Bartleby the Scrivener

Invaded Peace: Setting and Control in Melville’s “Bartleby” College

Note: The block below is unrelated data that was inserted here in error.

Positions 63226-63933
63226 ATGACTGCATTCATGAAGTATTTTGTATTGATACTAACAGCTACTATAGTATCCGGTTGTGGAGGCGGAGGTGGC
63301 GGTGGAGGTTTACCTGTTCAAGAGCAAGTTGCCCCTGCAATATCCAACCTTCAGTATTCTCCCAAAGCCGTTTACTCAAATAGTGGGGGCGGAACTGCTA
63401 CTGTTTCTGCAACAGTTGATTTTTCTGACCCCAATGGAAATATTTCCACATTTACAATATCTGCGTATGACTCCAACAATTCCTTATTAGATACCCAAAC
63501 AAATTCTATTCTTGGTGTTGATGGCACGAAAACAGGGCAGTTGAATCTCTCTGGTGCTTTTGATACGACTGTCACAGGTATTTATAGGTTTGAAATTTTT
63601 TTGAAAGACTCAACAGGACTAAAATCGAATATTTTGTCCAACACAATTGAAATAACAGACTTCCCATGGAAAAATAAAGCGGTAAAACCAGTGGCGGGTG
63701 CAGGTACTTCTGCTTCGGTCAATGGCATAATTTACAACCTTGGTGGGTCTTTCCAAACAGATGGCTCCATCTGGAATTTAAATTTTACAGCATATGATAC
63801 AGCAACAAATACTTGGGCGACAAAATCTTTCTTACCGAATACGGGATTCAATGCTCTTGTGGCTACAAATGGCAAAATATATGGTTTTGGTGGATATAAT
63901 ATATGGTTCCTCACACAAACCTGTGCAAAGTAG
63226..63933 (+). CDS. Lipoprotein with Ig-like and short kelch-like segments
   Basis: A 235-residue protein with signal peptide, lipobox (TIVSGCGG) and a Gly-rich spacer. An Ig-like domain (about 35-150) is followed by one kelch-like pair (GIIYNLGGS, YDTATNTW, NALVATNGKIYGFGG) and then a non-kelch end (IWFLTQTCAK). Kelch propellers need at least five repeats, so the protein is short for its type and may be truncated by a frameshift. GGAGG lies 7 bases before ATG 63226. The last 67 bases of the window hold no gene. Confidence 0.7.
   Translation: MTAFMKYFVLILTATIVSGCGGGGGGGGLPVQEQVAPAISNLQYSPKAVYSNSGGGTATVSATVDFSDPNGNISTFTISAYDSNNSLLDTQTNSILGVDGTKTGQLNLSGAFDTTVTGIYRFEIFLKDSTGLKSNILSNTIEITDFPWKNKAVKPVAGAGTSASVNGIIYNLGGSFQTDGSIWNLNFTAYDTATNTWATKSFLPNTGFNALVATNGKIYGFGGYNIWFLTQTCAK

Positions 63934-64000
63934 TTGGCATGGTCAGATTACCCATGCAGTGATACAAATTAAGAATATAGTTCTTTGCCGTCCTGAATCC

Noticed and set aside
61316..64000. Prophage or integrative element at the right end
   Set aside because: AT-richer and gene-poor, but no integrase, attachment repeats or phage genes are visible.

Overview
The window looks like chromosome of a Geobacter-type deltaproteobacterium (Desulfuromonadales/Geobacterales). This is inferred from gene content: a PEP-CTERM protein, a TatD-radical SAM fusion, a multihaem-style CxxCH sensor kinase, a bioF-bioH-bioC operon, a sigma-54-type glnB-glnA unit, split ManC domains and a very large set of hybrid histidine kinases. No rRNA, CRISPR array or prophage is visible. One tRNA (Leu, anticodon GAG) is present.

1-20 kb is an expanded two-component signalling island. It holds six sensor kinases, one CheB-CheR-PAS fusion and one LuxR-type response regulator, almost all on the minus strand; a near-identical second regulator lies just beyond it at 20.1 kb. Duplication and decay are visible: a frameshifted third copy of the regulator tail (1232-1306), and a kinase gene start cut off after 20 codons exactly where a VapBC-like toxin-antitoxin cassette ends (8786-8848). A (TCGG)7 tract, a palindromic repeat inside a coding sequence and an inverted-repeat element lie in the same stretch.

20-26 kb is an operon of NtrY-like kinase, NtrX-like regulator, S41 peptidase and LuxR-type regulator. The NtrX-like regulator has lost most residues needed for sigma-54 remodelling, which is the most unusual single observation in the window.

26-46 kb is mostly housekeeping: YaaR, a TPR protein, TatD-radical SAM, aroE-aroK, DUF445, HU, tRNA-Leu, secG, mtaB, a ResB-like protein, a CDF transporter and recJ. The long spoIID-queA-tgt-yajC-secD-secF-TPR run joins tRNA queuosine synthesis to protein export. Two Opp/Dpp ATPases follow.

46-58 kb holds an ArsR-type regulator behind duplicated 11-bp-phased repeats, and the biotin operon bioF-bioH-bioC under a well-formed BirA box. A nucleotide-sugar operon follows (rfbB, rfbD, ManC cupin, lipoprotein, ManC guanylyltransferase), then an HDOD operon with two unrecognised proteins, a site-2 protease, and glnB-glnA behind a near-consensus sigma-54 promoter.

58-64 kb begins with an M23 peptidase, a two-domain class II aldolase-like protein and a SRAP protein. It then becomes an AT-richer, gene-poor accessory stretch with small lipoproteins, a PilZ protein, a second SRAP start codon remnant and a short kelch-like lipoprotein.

In Herman Melville’s “Bartleby, the Scrivener,” the title character becomes an obstinate fixture in the life of the unnamed narrator. Throughout the short story, readers are able to observe the depth of Bartleby’s intrusion through the personal vernacular the narrator uses when speaking of his surroundings. Importantly, before employing Bartleby, the narrator was able to manage the occurrences in the space he occupies. Power dynamics within the law office are transgressed as the scrivener rejects boundaries and expectations. Additionally, symbols such as screens, doors, locks, and keys emphasize the value of selective solitude by their consistent failure to work in the narrator’s favour. Another concept that “Bartleby” touches upon is the effects of proximity on relationships in the story. The description of setting in the narrative ultimately allows the theme of control to develop through narrower spatial motifs like privacy. As the narrator assesses his environment, Melville communicates what scholar William Vaughn calls the otherwise untellable “already thereness” of Bartleby (537). In this essay, I will analyze the implications of setting in the short story, particularly in relation to Bartleby, while considering the ideas...

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